The Free Press, Mankato, MN

Local News

October 24, 2012

Six women speak out against marriage amendment

— Six women -- lawmakers, moms, a pastor, a teacher -- sat down at a Mankato church Wednesday to speak up about their opposition to the marriage amendment on the Nov. 6 election ballot.

State Sen. Kathy Sheran, a Mankato Democrat and daughter of a state Supreme Court chief justice, focused on civil rights and freedoms.

"This is a constitutional amendment we're talking about here, changing the essential document of the state," Sheran said.

Neither defeat nor passage of the amendment -- which would buttress the existing state law banning gay marriage -- would immediately change the status quo in Minnesota. Amendment supporters say it needs to pass to prevent courts from overturning the state law, known as the Defense of Marriage Act, which limits marriage to heterosexual couples.

But Sheran said even if the amendment is not adopted and even if the Defense of Marriage Act is eventually overturned, churches would still have to the right to refuse to marry gay and lesbian couples. The state, however, could choose to recognize same-sex marriages performed in civil ceremonies or in churches that agree to conduct those marriage ceremonies.

"I'll defend the right of the church to do within the church what they want to do," said Sheran, who was raised in a Catholic family and educated in Catholic schools. "... I do not support the extension of that to the lives of individuals (outside that church) or the rights of other groups."

Former state Rep. Ruth Johnson, DFL-St. Peter, said gay couples should have the same access to the rights and responsibilities of state-recognized marriage that other couples have.

"Gay and lesbian couples are like everybody else," Johnson said. "They want to marry for the same reason as everybody else: To make a lifetime commitment to someone they love."

Rep. Kathy Brynaert, DFL-Mankato, spoke of her 44-year-marriage to Tony Filipovitch, the three daughters and grandson that resulted, and "all the trials, tribulations, joys and wonders" that followed.

"Remember the love and blessings that are the foundation of your family," Brynaert said. "Remember the hopes and dreams you've had for your own families and children. Please do not close those hopes and dreams off from others. Look to your hearts. Vote "No."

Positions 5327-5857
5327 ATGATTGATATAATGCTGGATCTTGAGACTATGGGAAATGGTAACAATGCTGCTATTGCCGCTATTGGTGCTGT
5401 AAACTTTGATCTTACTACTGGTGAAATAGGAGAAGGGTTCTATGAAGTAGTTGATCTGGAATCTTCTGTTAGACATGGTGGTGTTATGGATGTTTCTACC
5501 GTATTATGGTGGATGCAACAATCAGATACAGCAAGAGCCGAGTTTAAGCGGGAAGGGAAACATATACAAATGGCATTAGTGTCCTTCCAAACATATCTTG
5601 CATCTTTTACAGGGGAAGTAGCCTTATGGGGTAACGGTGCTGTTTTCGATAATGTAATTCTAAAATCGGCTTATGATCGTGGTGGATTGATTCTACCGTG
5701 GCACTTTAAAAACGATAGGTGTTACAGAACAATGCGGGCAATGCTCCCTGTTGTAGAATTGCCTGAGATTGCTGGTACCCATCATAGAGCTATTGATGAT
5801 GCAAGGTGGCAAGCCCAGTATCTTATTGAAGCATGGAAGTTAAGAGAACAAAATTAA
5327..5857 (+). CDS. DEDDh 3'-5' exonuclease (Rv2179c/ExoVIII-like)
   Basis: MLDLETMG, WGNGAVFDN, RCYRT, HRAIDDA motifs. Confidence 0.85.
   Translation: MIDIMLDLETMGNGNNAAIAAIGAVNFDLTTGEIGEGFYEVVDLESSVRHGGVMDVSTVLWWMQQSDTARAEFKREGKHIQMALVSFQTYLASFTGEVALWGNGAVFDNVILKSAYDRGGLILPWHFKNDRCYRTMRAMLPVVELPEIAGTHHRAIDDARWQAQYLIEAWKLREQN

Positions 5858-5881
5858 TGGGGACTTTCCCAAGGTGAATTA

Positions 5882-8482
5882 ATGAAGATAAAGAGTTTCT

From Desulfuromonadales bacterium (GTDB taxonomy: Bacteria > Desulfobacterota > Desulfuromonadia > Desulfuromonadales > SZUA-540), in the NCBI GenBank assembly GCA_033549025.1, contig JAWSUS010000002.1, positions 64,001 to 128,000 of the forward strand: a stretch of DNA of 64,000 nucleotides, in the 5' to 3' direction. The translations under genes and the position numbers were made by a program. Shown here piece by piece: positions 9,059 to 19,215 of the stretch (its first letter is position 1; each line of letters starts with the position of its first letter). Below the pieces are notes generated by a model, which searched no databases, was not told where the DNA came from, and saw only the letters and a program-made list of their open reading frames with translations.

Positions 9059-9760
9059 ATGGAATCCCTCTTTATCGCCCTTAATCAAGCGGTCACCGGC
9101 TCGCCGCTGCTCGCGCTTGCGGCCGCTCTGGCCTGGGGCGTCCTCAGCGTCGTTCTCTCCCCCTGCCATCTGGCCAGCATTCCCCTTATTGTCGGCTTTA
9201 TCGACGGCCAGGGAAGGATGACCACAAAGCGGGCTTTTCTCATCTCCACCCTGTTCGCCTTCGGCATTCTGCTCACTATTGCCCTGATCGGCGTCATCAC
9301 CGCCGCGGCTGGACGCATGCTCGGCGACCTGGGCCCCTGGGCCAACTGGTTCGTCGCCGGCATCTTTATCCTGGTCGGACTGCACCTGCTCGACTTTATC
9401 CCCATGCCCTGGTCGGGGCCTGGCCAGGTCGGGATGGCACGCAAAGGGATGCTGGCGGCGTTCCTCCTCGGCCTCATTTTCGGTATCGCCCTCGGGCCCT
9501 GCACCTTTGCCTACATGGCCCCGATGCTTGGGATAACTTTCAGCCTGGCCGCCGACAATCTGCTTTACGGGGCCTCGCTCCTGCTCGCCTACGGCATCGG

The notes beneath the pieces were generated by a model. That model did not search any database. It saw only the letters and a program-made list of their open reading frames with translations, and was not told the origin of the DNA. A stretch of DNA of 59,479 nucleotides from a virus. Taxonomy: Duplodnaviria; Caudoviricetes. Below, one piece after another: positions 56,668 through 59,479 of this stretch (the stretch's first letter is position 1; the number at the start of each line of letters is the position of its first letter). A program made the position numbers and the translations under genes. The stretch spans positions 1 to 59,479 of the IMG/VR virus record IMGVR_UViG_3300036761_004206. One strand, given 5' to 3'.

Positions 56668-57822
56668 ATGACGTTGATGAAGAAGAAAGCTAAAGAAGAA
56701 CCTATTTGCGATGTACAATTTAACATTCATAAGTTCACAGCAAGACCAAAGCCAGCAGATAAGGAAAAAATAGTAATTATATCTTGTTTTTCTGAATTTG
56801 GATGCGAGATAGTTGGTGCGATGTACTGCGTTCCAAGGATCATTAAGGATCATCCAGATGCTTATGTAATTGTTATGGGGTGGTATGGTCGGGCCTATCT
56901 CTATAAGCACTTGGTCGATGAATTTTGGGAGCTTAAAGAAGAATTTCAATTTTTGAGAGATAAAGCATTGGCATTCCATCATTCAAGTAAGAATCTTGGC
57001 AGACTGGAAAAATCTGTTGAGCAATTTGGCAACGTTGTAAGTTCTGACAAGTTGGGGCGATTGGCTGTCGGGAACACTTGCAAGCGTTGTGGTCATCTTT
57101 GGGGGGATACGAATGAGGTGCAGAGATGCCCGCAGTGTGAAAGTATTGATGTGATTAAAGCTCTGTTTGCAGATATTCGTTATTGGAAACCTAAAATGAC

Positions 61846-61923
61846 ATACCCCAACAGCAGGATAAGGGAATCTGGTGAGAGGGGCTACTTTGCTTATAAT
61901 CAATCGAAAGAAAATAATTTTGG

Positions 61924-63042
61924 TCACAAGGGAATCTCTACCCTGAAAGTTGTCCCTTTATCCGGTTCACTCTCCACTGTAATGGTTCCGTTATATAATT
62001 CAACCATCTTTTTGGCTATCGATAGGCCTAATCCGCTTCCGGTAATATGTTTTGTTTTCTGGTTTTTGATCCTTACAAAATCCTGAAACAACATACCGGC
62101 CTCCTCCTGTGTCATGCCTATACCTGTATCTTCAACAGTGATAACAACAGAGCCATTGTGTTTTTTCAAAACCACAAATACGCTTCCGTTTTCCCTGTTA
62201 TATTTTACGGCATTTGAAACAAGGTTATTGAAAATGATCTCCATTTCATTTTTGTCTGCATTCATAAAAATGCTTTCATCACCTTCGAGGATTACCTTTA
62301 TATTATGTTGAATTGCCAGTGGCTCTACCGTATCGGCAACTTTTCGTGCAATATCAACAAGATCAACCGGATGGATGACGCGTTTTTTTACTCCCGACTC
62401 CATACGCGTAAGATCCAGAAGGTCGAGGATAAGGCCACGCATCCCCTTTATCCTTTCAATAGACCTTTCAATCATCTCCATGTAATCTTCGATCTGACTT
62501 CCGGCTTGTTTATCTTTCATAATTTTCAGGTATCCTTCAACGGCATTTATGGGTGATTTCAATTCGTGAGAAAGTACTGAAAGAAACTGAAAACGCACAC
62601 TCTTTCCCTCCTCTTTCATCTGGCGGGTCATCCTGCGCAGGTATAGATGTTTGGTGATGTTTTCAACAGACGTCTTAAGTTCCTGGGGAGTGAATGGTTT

Sara Grandberg-Rademacker said she compares her marriage to the decades-long relationship of her aunt and her aunt's female partner. Both relationships are based in love and commitment, both couples shared those ideals while raising two sons, but only one relationship is recognized by the state, she said.

Paulette Ford spoke of her gay son and his partner, both well-educated, hard-working, taxpaying Minnesotans who give back to their community and display the values the state should honor.

And Pastor Collette Broady Preiss said she was working to persuade people to vote "No" on behalf of Ian, her "best friend" from childhood on, her son's godfather and a fellow minister who is gay.

"Among the congregations I serve, there are many who disagree with me on those issues,"  said Broady Preiss, who believes Minnesotans should be free to interpret the Bible as excluding gay marriage. "... But that doesn't belong in state law."

The event was organized by Minnesotans United for All Families, the main organization working to defeat the amendment.

Minnesotans for Marriage, the largest organization pushing for passage of the amendment, isn't planning a similar "Vote Yes" media event in Mankato prior to the Nov. 6 general election, said spokesman Chuck Darrell.

"Our efforts are focused right now on getting out the vote and our phone-banking," Darrell said. "And of course, we're working through churches as well."

Darrell said the primary message is that government's traditional interest in marriage is promoting stable families for children to grow up in, that traditional marriage is under attack in the courts, and the amendment is a way to fend off those attacks.

"The marriage amendment simply allows the people to weigh in and protect it in the state constitution," he said.

 

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